Skip directly to content
Browse by:
  • Wednesday, July 30, 2008
    Punch Brothers' Noam Pikelny Featured on WTTW's "Chicago Tonight"
    Autumn De Wilde

    When Punch Brothers played the Ravinia Festival outside Chicago last week, it was something of a coming home for the band's banjo player, Noam Pikelny, a native son of the city. Chicago Tonight, from public television station WTTW, profiles Noam, offering footage of a very young Noam's early banjo playing (venue, the Pikelny basement; occasion, Noam's ninth birthday party), a reunion with one of his first banjo teachers, and the story behind the formation of the new band and the creation of its debut album's centerpiece, The Blind Leaving the Blind, which, says Chicago Tonight producer Jay Shefsky, "takes bluegrass where it has never gone before."

    Chicago Tribune music critic David Royko tells Shefsky he's seen Noam play in just about every genre and concludes: "I haven't heard any limitations of what he can do." Royko also has high praise for Noam's bandmate Chris Thile, calling him "the guy who has set the new standard for mandolin. He has taken it into the next universe."

    Together, Noam and Chris, with fellow Punch Brothers, guitarist Chris Eldridge, fiddler Gabe Witcher, and bass player Greg Garrison, create what Royko says is a sound unlike any other.

    "There's something very unique about their sound, very unique about their approach, and that allows Noam to set his own path and hopefully—it's very possible—establish the path for the banjo post-Béla Fleck."

    To watch the piece, visit wttw.com.

    Journal Articles:Television

Enjoy This Post?

Share This Post

Punch Brothers' Noam Pikelny Featured on WTTW's "Chicago Tonight"

Browse by:
nonesuch's picture
on July 30, 2008 - 12:18pm
Article Type: 
Publish date: 
Wednesday, July 30, 2008 - 15:30
Excerpt: 

When Punch Brothers played the Ravinia Festival outside Chicago last week, it was something of a coming home for the band's banjo player, Noam Pikelny, a native son of the city. Chicago Tonight, from public television station WTTW, profiles Noam and the band whose Nonesuch debut, Punch, "takes bluegrass where it has never gone before."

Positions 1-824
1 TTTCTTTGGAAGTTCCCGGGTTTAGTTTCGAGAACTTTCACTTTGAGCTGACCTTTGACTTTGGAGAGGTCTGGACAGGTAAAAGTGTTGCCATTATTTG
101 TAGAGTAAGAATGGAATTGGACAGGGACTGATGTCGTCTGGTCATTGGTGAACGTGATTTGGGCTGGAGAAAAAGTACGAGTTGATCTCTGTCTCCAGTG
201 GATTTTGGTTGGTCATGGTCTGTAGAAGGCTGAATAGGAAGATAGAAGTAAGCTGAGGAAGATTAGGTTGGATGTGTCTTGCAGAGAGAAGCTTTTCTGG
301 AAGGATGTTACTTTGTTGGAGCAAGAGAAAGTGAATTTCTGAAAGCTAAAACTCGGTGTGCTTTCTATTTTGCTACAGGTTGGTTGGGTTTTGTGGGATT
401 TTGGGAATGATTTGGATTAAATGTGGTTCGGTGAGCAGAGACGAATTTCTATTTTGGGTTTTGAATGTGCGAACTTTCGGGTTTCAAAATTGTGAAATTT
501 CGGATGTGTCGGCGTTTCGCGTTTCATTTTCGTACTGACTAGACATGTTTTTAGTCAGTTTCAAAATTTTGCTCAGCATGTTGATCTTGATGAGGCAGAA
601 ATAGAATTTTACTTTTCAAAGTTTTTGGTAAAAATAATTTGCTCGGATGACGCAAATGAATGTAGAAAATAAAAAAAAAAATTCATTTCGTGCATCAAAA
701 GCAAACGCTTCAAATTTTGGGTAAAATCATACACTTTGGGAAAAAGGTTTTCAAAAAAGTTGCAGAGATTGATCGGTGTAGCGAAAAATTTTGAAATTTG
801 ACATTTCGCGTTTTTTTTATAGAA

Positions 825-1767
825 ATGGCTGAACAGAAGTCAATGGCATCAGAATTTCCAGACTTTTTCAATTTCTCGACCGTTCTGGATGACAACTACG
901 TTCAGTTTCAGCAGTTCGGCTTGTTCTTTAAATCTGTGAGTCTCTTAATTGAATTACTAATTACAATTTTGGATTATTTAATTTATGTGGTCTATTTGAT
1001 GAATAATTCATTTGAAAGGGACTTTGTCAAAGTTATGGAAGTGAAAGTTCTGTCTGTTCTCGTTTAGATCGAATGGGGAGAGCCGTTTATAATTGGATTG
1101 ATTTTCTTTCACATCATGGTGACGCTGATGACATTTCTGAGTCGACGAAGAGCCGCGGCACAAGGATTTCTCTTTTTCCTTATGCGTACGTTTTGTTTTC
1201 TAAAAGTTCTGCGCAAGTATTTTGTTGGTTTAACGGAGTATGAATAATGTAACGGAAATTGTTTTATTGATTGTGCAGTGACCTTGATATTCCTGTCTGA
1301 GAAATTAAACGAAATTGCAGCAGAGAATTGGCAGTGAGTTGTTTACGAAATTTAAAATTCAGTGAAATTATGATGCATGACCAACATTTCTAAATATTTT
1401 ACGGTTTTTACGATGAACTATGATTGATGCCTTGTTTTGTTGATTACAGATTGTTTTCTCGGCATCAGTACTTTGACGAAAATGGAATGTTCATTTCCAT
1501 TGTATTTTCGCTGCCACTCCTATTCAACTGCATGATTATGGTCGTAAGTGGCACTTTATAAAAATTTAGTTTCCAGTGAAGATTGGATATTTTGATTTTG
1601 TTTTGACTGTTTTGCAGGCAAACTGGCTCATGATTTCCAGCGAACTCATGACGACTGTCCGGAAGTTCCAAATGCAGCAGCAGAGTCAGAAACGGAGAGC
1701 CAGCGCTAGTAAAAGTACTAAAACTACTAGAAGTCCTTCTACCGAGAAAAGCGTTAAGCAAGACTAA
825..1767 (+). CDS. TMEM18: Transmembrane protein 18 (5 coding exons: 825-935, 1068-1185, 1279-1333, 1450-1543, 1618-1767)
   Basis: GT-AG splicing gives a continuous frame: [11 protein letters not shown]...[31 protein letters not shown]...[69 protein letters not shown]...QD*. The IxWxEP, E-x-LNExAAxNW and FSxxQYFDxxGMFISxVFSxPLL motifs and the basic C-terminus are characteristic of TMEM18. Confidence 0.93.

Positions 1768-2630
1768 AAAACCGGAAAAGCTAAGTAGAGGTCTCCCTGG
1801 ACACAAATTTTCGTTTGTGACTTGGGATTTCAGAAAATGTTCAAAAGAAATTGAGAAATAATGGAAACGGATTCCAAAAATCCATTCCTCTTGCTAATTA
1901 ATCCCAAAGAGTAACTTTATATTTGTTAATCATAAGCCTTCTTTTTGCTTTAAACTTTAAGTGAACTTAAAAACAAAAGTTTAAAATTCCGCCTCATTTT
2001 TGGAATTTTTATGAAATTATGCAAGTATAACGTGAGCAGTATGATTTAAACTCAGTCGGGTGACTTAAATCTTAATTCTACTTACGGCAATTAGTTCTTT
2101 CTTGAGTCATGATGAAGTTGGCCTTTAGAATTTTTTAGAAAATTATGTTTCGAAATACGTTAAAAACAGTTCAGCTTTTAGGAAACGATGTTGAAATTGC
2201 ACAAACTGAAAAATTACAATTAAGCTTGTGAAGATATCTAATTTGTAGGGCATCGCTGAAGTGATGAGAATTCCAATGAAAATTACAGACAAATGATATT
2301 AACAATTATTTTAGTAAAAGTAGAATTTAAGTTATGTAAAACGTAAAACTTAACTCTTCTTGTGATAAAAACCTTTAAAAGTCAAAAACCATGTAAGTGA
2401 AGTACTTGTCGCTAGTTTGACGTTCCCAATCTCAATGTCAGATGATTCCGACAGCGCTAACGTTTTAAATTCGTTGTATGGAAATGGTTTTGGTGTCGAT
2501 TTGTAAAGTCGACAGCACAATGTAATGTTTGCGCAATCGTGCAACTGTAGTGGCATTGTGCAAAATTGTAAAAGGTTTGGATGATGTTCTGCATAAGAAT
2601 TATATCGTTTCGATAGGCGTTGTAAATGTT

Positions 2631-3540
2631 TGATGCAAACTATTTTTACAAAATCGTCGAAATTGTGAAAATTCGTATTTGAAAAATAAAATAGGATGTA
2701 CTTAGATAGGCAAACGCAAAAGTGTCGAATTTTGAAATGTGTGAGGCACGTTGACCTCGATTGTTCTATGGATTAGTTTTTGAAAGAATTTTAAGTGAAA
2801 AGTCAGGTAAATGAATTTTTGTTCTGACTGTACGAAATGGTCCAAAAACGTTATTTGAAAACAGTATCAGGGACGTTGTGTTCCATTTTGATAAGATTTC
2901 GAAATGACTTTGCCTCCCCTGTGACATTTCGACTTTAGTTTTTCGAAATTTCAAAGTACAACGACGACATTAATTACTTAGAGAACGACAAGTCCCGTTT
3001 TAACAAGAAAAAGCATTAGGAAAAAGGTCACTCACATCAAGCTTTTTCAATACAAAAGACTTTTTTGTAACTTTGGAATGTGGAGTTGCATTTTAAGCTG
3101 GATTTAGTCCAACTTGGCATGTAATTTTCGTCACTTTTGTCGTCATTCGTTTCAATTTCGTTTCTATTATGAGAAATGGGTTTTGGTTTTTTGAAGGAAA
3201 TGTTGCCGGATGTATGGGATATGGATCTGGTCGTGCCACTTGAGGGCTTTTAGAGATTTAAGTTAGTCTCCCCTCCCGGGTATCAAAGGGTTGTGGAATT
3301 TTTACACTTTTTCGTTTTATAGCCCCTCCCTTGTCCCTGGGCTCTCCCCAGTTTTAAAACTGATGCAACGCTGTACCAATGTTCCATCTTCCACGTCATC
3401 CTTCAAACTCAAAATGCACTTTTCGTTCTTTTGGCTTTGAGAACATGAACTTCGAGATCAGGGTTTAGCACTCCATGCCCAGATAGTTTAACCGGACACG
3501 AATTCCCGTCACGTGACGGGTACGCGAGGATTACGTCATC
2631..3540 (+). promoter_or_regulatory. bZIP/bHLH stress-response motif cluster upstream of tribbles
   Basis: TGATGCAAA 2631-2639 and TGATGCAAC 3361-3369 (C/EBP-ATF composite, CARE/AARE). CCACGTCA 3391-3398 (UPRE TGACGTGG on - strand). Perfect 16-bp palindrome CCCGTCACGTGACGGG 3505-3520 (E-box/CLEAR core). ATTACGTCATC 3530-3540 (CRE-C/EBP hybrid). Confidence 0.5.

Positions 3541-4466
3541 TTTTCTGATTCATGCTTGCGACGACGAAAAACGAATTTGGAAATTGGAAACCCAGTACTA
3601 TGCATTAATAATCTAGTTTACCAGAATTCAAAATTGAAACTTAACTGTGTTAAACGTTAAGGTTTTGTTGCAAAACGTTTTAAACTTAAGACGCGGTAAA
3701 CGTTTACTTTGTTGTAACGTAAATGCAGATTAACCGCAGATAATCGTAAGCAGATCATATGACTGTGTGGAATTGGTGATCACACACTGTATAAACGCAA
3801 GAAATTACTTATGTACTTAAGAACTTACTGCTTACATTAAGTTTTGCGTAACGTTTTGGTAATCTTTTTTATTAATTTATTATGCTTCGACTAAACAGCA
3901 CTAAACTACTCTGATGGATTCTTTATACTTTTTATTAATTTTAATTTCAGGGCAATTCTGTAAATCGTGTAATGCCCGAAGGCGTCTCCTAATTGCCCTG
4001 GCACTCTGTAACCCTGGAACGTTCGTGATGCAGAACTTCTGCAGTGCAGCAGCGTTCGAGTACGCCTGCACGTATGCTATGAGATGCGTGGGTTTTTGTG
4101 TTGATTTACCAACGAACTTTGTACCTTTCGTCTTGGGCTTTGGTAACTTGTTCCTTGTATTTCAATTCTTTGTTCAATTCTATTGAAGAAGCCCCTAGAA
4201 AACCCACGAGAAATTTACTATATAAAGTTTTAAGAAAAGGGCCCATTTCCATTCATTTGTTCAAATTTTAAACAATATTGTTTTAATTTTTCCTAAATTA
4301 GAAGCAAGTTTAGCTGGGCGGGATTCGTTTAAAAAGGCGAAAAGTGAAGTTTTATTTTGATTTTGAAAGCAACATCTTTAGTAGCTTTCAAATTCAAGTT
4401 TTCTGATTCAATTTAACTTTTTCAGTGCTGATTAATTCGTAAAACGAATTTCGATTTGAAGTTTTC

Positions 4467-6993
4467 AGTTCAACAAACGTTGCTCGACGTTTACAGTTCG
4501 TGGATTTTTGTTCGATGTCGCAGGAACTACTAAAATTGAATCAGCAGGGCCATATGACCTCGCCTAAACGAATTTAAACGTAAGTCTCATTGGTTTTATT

Copy: 

When Punch Brothers played the Ravinia Festival outside Chicago last week, it was something of a coming home for the band's banjo player, Noam Pikelny, a native son of the city. Chicago Tonight, from public television station WTTW, profiles Noam, offering footage of a very young Noam's early banjo playing (venue, the Pikelny basement; occasion, Noam's ninth birthday party), a reunion with one of his first banjo teachers, and the story behind the formation of the new band and the creation of its debut album's centerpiece, The Blind Leaving the Blind, which, says Chicago Tonight producer Jay Shefsky, "takes bluegrass where it has never gone before."

Chicago Tribune music critic David Royko tells Shefsky he's seen Noam play in just about every genre and concludes: "I haven't heard any limitations of what he can do." Royko also has high praise for Noam's bandmate Chris Thile, calling him "the guy who has set the new standard for mandolin. He has taken it into the next universe."

Together, Noam and Chris, with fellow Punch Brothers, guitarist Chris Eldridge, fiddler Gabe Witcher, and bass player Greg Garrison, create what Royko says is a sound unlike any other.

"There's something very unique about their sound, very unique about their approach, and that allows Noam to set his own path and hopefully—it's very possible—establish the path for the banjo post-Béla Fleck."

To watch the piece, visit wttw.com.

featuredimage: 
Punch Brothers standing

Submit Your Comment

Related Posts

  • Tuesday, April 18, 2017
    Tuesday, April 18, 2017

    Mandy Patinkin, after having completed filming the latest season of the Showtime series Homeland, traveled to Europe with his wife Kathryn to continue his work with the International Rescue Committee (IRC), visiting refugee camps and helping to shed light on the humanitarian crisis. He was also reunited with a Syrian family he had first met in a refugee camp in their new home in Germany. You can watch the IRC film of the reunion here as well as his appearances discussing the humanitarian crisis on Charlie Rose, The Late Show with Stephen Colbert, Late Night with Seth Meyers, and MTP Daily with Chuck Todd.

    Journal Topics: Artist NewsTelevisionVideo
  • Friday, March 31, 2017
    Friday, March 31, 2017

    Tigran Hamasyan performed two songs from his new album, An Ancient Observer, for NDR Kultur Neo in Germany: "Markos and Markos" and "Egyptian Poet." You can watch the performances here. "Tigran Hamaysan hovers between fast-paced jazz improvisation, classical piano art, and the enchanted music of his native Armenia," says NDR Kultur, which gives the album four stars.

    Journal Topics: Artist NewsTelevisionVideo
[{"parent":{"title":"Get on the list !","body":" Get exclusive information about NONESUCH tour dates, video premieres and special announcements ","field_newsletter_id":"14075483","field_label_list_id":"6389157","field_display_rates":"-1","field_preview_mode":"false","field_lbox_height":"","field_lbox_width":"","field_toaster_timeout":"6000","field_toaster_position":"From Bottom","field_turnkey_height":"400"}}]

Performs On